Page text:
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Raising baby goats is probably one of my favorite things about living on our farm. They are adorable, and I could sit and watch them hop and jump around all day. If you are new to goats though, you may find that a lot of breeders sell their goat kids as bottle babies. Or, if you are lucky enough to have a doe kid on your farm, sometimes things do not go as planned. The mother may reject or the kid, or become unable to nurse them. If this happens you may find yourself with a bottle baby unexpectedly. If you have never raised bottle baby goats though, it can seem a little overwhelming. There are so many things I wish I knew before I got my first bottle babies though. Even though I have raised many of them, I still find myself learning new things. So, here are a few of the basic things to know before you get bottle baby goats.
What to Feed
When it comes to feeding bottle baby goats, fresh goat milk will always be the best choice. But, you may find yourself without access to goat milk. If this becomes the situation the best thing to feed your bottle baby is plain old whole milk from the grocery store. There are tons of formula recipes online for baby goats, but if you were to ask an experienced goat owner, they will tell you whole milk is perfectly fine.
They do sell powdered milk replacer at most farm supply stores, but in my opinion, I would stay away. I have heard horror stories of those replacers causing all kinds of different issues, plus they are expensive. Just stick with goat milk or whole cow’s milk.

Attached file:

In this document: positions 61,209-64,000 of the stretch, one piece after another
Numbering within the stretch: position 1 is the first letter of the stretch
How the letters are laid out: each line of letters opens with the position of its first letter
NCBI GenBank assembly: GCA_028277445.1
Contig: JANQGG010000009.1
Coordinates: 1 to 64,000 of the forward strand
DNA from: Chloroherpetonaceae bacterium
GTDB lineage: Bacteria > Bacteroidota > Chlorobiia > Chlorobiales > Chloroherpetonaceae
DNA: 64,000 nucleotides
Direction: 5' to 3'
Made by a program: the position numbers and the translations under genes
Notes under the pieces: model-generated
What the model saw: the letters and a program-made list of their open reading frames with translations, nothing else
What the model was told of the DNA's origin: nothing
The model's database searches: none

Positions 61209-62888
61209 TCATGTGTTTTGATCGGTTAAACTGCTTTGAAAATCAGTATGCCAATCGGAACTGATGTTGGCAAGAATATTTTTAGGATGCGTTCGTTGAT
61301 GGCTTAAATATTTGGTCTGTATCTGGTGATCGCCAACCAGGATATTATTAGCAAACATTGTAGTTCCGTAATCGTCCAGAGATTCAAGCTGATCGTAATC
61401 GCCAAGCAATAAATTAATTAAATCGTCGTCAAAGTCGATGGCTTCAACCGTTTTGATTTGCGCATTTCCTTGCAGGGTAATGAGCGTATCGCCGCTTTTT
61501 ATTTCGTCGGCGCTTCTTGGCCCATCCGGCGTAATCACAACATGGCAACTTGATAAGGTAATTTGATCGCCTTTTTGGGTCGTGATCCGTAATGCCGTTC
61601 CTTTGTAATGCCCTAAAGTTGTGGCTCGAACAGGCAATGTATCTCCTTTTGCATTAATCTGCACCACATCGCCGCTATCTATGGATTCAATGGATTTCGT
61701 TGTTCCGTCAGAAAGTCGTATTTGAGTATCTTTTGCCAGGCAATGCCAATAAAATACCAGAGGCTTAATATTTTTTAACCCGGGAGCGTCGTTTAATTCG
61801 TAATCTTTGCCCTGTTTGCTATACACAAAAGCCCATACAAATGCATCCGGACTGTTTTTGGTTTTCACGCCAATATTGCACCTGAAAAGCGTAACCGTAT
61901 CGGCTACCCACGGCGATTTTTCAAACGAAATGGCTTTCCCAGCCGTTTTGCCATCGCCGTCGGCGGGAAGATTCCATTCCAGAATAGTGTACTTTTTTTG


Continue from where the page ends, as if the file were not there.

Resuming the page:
How to Feed
If you keep a surplus of goat milk in the fridge or are supplementing with whole cow’s milk, there is one important thing you need to do. HEAT THE MILK! Never give cold milk to a bottle baby, you are just asking for a lot of issues if you do. You also never want to heat the milk up in the microwave, it kills all the good stuff in the milk that those bottle babies need.
When you heat up your milk, it is always best to heat it up on the stove. I like to keep a rack on the bottle of the pot to prevent the milk from scorching on the bottom. When you heat it up, the ideal temperature for a goat bottle is around 103 degrees Fahrenheit.
Choosing a bottle it is really a matter of preference. When I got the 3 bottle babies we have right now, they were already on a regular bottle baby. I do prefer a goat and sheep bottle though, it is just less messy and I find that the kids waste less when using them.
When to Feed
When it comes to how often and when to feed bottle baby goats varies. Larger breeds of goats may need more milk or feedings more often, but the chart below is a good point of reference.
When feeding your bottle babies, underfeeding is always better than overfeeding. We also prefer to bottle feed our goats for 4-5 months since it helps them grow better and they tend to be more healthy when bottle-fed for longer periods.
These are just the basics for feeding your new bottle baby goat, there is still sooo much more to know before you get your baby. Be sure to check back soon for more bottle baby goat info! Check out our YouTube Channel for more goat care info! Also, be sure to check out the DIY section to learn how to make your own goat milk soap!
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